News & Views
GVA present at the launch of EEFIG's final report in Brussels Feb 27, 2015

The Energy Efficiency Financial Institutions Group (EEFIG) launched its final report “Energy Efficiency – the first fuel for the EU Economy: How to drive new finance for energy efficiency investments” on 26 February in Brussels during the "Heating and Cooling in the European Energy Transition" conference at the European Commission Charlemagne Building.

The Energy Efficiency Financial Institutions Group (EEFIG) was established as a specialist expert working group by the European Commission and United Nations Environment Programme Finance Initiative (UNEP FI), in late 2013, as a result of the dialogue between Directorate-General for Energy (DG Energy) and UNEP FI  to determine how to overcome the challenges inherent to obtaining long-term financing for energy efficiency.  EEFIG resulted from the joining of these forces to engage with the sector’s stakeholders and financial institutions to create an open dialogue and work platform helping to convene meetings and bring in a variety of active and interested players.

The international landmark study is the work result of more than 120 active participants representing finance, policy makers, the buildings sector, industry, SMEs and energy efficiency market participants. Green Value Associates (GVA) was one of the active participants in developing the report. Ioannis Orfanos, GVA Director, actively participated in two of the workshops held in London and Brussels that discussed issues with Institutional Investors in Commercial Buildings and with SMEs in Industry respectively.

The EEFIG report focused on ways to drive more finance for Energy Efficiency Investments. The report identified success factors, new policies and financing solutions to increase energy efficiency investments in Europe in the buildings, industry and SME sectors.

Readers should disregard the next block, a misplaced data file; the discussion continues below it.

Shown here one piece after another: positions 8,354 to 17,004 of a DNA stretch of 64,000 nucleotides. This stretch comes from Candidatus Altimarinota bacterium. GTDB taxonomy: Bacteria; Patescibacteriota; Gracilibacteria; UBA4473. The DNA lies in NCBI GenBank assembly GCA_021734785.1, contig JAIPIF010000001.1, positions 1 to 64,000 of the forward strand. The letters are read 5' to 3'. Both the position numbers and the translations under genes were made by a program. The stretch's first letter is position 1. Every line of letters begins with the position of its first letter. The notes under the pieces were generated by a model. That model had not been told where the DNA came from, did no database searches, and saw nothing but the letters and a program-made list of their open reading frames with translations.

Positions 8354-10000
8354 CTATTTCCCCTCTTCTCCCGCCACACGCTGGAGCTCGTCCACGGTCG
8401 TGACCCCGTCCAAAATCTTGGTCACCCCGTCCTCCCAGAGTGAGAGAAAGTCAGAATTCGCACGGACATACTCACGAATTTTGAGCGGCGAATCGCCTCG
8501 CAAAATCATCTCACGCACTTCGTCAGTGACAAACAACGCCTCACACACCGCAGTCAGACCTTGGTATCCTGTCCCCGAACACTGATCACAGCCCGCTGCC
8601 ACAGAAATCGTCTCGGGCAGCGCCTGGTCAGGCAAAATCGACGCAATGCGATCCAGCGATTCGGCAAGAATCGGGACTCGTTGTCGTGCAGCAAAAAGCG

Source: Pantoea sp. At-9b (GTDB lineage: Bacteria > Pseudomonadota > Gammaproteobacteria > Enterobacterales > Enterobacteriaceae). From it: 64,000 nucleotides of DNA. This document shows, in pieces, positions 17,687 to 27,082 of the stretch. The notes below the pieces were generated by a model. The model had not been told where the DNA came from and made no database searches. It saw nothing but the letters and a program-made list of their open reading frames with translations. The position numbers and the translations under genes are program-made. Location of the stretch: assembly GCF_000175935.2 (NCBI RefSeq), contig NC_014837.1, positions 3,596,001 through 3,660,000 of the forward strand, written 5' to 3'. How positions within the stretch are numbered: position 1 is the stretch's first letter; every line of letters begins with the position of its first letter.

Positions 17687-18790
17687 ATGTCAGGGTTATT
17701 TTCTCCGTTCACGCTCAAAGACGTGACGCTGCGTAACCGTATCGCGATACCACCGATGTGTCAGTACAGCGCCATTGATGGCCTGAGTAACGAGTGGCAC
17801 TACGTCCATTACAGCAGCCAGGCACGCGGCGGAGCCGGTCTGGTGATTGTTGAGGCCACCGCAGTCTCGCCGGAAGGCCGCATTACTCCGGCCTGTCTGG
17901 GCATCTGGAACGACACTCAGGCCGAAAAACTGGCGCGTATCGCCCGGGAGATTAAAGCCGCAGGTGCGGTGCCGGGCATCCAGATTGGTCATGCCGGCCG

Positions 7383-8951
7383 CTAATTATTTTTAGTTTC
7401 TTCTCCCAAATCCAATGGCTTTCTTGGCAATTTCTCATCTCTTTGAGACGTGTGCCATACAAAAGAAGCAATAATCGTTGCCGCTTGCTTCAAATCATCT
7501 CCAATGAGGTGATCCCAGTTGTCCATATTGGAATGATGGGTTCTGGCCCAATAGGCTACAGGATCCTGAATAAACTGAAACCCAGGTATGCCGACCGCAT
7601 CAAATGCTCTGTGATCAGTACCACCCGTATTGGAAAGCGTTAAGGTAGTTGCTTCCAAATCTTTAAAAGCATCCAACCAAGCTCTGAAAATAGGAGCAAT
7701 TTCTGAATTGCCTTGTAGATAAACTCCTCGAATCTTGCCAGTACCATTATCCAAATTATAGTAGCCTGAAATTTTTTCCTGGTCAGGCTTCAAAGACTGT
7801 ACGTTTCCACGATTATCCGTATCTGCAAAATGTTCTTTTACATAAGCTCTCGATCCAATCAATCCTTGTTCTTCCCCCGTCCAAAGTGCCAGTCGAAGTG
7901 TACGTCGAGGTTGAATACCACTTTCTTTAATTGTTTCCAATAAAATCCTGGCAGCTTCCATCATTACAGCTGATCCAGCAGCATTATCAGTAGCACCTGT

EEFIG’s report states that energy efficiency investment is the most cost effective manner to reduce the EU’s reliance, and expenditure, on energy imports costing over €400 billion a year. EEFIG participants believe that the European Fund for Strategic Investments (EFSI) should put energy efficiency first and that it is essential in the context of the Energy Union to reframe the role that energy efficiency plays in how Europe plans for, finances, and constructs its energy system.

In this context, energy efficiency is the first fuel because it is competitive, cost effective to produce; it is widely available and delivers multiple benefits to project hosts and national economies. For these reasons, EEFIG considers that the Investment Plan should include a clear focus on improving the energy productivity of Europe as a key driver of growth. In doing this, Europe can unlock the multiple benefits of energy efficiency investments including energy security, competitiveness, social and territorial cohesion, job creation, well-being and greenhouse gas emissions reductions.

Presently, there are insufficient public and private investments in energy efficiency in buildings, industry and in SMEs. If this trend continues then EU Member States are at risk of missing their 2020, and longer-term, energy efficiency targets and their economies will be deprived from the boost energy efficiency investment can provide. EEFIG estimates that a five-fold increase in private energy efficiency investments in European buildings is required by 2030. The scale-up of smart financial instruments is required and that they must be tailored, by sub-sector, to encourage a long-term and cost effective reduction of energy use in Europe’s buildings, industry and SMEs.

In its report, EEFIG identifies the need to engage multiple stakeholder groups, scale-up the use of several financial instruments within a clear and enforced “carrot and stick” legislative framework and identifies 19 recommended market and policy actions in four strategic areas: 1. Market, 2. Economic, 3. Financial and 4. Institutional

Furthermore, the EEFIG report identifies 15 financial instruments for energy efficiency investing and assesses their use and potential in the various buildings and industry sub-sectors together with relevant case studies that illustrate best practice applications of each instrument within EU Member States as well as highlighting certain key benefits and challenges which each of the instruments face.

You can access the report document, presentation slides and executive summary here.

  • Normal_seaf_logo
  • Normal_eefig_logo
  • Normal_clean_tech_open_sqr
  • Normal_wbcsd
  • Normal_eu_climate_action
  • Normal_uli